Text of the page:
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Charlotte Republican Ronald Pierce will again challenge incumbent Commissioner of Insurance and fellow Republican Mike Causey. In 2016, Pierce finished third in a field of three in the contest for the Republican nomination that eventually went to Causey. One candidate — Causey or Pierce — will face the Democrat Causey beat in 2016, Wayne Goodwin. 

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The office of State Auditor might be the most unnoticed, misunderstood agency in the state, but the job is tremendously important — keeping track of how the state’s agencies spend their money. Longtime Auditor Beth Wood, a Democrat, has a primary challenger for the first time this year. The winner of that Democratic Primary Election will face one of two Republicans in November. 

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On Tuesday, March 3, Republican Primary voters will be asked to choose between three candidates for the Secretary of State race. The winner will face five-term Democratic incumbent Elaine Marshall in November. 

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Two Republican candidates, Lt. Gov. Dan Forest and Rep. Holly Grange are seeking their party’s nomination for the November gubernatorial election. Although Democratic Gov. Roy Cooper has a primary opponent, he’s expected to cruise to victory on March 3, setting up a match with either Forest or Grange.  

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Three Republican candidates have thrown their hat in the ring with hopes of taking out U.S. Sen. Thom Tillis during the March 3 Primary Election. The winner will face one of five Democrats also seeking the seat in November. 

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The Smoky Mountain News: What do you think the biggest issue is in the primary right now?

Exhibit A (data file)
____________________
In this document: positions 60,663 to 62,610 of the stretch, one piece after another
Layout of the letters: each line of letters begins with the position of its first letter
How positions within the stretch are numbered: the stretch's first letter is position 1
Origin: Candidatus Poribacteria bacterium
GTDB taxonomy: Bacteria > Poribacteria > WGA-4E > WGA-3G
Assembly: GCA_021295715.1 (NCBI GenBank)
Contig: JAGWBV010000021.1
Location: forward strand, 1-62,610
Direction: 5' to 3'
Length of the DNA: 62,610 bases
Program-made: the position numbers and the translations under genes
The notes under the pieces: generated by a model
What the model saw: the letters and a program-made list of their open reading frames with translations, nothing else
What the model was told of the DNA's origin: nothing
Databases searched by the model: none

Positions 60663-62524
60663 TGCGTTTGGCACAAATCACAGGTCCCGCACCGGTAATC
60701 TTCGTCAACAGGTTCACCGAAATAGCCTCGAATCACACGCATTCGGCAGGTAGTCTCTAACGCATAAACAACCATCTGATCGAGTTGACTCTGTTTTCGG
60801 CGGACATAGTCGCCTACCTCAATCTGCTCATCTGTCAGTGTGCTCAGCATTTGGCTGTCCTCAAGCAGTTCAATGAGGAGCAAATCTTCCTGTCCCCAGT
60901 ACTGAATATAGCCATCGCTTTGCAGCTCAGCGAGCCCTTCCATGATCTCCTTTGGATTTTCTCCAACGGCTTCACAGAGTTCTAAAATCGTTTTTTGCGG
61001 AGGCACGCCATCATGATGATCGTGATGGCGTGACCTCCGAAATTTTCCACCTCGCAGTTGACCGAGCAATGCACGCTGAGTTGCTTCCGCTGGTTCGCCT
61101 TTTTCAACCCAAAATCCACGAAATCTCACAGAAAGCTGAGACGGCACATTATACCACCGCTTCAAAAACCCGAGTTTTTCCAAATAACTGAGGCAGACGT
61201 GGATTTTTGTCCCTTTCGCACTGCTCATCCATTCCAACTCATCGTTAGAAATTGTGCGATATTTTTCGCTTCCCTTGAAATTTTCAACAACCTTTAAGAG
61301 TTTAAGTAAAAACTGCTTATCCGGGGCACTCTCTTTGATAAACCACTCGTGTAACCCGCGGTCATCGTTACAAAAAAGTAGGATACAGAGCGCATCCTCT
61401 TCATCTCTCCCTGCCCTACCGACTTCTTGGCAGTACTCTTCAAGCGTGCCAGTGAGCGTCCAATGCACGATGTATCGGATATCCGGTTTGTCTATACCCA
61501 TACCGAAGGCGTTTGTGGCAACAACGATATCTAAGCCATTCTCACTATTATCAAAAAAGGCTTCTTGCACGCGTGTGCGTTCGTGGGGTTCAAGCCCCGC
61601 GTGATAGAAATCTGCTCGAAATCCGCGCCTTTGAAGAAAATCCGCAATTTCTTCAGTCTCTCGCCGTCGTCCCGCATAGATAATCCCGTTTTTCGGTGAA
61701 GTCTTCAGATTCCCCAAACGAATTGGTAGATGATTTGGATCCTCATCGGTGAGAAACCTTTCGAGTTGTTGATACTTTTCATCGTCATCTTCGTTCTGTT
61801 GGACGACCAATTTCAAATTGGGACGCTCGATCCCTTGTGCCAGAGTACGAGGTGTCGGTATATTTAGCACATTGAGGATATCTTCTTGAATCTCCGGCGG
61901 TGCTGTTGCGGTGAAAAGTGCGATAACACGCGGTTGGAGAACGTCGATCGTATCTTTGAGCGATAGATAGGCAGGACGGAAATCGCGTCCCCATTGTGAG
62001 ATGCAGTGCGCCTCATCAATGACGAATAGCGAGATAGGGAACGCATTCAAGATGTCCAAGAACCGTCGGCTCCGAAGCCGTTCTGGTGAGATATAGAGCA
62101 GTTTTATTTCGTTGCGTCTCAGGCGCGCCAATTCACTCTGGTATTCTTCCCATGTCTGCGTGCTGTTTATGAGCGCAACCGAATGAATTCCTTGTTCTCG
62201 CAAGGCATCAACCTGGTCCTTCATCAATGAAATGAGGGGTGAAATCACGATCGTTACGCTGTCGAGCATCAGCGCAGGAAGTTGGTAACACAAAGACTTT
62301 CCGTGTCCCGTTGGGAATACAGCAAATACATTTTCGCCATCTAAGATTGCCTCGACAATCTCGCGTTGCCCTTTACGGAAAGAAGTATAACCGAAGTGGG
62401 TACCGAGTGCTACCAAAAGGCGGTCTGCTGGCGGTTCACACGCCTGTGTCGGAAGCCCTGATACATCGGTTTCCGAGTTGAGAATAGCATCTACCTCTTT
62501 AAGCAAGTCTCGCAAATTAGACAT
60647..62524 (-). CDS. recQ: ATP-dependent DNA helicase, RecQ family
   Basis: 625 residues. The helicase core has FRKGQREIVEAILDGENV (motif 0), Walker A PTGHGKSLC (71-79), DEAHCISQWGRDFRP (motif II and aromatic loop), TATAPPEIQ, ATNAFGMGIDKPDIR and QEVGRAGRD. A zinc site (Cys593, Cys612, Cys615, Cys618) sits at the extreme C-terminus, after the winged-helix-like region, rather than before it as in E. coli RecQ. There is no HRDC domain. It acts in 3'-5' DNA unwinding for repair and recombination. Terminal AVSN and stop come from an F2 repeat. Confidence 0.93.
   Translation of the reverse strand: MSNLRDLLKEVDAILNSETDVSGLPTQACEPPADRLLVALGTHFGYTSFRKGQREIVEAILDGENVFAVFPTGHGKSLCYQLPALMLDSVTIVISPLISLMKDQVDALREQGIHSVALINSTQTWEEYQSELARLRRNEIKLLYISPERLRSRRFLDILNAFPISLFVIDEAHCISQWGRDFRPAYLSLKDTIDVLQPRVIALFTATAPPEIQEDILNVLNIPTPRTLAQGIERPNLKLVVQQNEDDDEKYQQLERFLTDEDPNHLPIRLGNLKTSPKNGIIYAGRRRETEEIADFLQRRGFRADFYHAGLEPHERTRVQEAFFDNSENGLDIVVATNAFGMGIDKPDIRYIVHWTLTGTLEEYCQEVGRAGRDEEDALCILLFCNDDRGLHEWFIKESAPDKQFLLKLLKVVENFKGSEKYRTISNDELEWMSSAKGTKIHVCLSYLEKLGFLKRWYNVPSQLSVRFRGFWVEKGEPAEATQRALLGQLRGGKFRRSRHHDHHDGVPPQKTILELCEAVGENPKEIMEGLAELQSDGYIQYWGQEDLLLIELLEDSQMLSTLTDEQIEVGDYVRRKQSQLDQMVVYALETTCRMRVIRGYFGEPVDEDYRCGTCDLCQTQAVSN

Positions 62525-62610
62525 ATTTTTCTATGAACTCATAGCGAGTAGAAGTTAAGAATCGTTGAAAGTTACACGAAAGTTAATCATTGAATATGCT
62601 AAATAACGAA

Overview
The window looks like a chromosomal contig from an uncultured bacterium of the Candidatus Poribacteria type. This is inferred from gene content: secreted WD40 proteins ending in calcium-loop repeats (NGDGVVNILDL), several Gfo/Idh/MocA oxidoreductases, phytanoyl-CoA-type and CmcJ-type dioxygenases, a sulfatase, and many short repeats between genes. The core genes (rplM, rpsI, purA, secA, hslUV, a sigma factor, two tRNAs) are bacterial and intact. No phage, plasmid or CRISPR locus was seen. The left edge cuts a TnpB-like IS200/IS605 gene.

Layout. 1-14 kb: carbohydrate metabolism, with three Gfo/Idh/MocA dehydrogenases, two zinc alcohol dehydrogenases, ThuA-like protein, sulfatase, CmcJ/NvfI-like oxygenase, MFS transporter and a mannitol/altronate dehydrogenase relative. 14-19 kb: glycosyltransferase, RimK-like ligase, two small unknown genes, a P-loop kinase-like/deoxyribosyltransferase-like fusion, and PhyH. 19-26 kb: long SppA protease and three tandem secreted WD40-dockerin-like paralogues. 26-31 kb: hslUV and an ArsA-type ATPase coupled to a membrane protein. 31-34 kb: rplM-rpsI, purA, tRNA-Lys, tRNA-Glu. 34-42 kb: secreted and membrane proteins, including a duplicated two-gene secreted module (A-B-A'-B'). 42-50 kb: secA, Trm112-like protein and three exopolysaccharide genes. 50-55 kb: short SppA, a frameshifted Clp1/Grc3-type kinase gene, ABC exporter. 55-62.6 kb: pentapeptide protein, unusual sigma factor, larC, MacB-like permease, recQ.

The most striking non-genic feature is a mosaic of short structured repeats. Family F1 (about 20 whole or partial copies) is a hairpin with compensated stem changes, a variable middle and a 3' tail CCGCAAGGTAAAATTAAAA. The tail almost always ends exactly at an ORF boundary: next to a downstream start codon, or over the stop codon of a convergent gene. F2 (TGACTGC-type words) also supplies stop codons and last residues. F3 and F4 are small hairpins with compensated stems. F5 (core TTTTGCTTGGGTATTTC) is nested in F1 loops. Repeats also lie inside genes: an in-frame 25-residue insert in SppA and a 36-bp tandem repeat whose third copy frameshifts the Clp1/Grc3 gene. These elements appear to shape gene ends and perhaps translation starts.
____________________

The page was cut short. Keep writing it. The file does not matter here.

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Audio purporting to depict the full context of a discussion in which Lynda Bennett can be heard expressing disdain for President Donald Trump raises serious doubts about allegations that she’s a “never Trumper.”

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Waynesville’s elected officials, administrators and department staff were supposed to spend Feb. 21 talking about the year’s upcoming budget — which they did, for nearly six hours — but the board also took immediate action on several issues deemed too important to wait. 

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There are plenty of arguments for getting money out of politics, but anybody who wants to get money out of politics must first have money to get into politics to get money out of politics.

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When most people think about exciting election action, they don’t often think about judgeships. 

Judicial races are not usually contested, they’re not usually competitive and so they’re not usually talked about much, for all of those reasons. 

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(Editor's note: This story was originally published on Feb. 22, but has been updated with new information as of Feb. 25.)   

A Smoky Mountain News investigation into a mysterious handout distributed at polling places during early voting casts serious aspersions on the legitimacy of an endorsement of congressional candidate Lynda Bennett by a previously unknown, hastily formed political action committee with ties to one of her campaign consultants.